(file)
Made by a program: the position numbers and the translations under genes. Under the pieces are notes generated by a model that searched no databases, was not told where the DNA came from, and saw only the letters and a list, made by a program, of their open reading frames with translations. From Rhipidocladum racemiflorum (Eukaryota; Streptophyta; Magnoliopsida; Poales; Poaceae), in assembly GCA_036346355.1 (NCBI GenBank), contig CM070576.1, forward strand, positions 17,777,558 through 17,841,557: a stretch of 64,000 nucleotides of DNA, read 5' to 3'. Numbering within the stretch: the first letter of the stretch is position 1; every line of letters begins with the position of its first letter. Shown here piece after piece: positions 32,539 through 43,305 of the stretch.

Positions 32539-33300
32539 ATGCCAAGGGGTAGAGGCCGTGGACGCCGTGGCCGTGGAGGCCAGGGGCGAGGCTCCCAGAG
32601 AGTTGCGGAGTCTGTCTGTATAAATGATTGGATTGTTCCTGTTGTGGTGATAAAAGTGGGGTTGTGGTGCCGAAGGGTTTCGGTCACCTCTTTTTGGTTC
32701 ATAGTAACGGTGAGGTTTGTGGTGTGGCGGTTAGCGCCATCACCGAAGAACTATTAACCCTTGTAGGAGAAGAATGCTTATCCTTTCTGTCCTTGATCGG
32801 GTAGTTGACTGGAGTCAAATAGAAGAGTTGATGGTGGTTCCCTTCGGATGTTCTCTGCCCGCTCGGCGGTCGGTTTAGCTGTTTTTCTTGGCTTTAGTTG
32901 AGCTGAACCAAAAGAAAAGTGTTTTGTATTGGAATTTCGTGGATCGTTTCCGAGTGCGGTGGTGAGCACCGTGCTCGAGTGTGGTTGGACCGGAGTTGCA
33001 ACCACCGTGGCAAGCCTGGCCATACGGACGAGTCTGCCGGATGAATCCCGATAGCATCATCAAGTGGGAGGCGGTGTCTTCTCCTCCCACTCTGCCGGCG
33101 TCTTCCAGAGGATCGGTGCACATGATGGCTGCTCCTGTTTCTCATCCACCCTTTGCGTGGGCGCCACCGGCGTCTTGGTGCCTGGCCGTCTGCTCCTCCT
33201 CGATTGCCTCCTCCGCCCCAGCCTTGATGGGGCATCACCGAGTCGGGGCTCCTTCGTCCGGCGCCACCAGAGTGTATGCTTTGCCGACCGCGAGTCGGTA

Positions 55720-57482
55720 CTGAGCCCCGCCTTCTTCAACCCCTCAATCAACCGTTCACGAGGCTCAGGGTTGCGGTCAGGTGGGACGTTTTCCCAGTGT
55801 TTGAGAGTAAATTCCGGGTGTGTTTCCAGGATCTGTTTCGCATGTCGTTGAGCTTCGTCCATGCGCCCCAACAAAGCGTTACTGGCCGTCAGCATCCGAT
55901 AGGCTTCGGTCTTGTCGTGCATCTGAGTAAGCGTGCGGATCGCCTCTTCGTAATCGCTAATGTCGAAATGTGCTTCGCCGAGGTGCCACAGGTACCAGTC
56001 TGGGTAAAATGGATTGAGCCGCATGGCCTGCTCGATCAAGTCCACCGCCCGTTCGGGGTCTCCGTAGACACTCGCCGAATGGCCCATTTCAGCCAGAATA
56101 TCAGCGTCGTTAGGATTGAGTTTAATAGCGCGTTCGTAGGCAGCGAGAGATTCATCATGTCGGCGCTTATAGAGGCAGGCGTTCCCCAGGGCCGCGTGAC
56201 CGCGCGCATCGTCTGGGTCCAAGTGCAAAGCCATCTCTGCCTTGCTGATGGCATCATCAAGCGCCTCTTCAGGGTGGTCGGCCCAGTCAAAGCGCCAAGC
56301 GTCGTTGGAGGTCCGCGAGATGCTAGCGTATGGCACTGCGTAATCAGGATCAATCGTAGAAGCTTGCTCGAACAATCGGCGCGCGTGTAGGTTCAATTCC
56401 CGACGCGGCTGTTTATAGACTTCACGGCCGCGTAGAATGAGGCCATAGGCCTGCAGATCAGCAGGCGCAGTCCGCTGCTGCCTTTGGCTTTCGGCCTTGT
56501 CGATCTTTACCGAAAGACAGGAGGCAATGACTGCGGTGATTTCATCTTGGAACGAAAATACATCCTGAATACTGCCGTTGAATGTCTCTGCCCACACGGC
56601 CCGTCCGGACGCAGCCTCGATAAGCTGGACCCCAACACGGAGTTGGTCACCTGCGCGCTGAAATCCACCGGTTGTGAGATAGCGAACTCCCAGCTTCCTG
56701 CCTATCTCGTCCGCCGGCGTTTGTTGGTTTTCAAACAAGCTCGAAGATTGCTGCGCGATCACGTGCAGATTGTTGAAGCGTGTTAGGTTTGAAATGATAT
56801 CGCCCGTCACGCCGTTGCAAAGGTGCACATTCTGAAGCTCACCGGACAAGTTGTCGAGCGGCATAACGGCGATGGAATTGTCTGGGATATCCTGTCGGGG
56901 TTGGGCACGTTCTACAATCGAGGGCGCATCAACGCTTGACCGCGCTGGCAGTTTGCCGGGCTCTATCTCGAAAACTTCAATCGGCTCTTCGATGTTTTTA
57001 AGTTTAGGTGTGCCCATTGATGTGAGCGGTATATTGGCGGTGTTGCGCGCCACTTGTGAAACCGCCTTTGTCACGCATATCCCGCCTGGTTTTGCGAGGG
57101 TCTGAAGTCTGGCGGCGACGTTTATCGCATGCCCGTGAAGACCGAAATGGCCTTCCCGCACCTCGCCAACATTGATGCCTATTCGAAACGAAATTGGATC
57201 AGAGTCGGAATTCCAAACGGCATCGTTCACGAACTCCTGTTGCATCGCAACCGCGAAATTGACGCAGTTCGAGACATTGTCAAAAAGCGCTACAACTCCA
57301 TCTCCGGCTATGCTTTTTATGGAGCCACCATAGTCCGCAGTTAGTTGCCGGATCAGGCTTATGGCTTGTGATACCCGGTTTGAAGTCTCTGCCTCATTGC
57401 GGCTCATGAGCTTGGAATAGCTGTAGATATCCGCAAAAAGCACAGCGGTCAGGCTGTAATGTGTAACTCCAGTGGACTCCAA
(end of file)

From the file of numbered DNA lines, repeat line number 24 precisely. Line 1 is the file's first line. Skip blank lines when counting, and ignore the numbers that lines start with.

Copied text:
56901 TTGGGCACGTTCTACAATCGAGGGCGCATCAACGCTTGACCGCGCTGGCAGTTTGCCGGGCTCTATCTCGAAAACTTCAATCGGCTCTTCGATGTTTTTA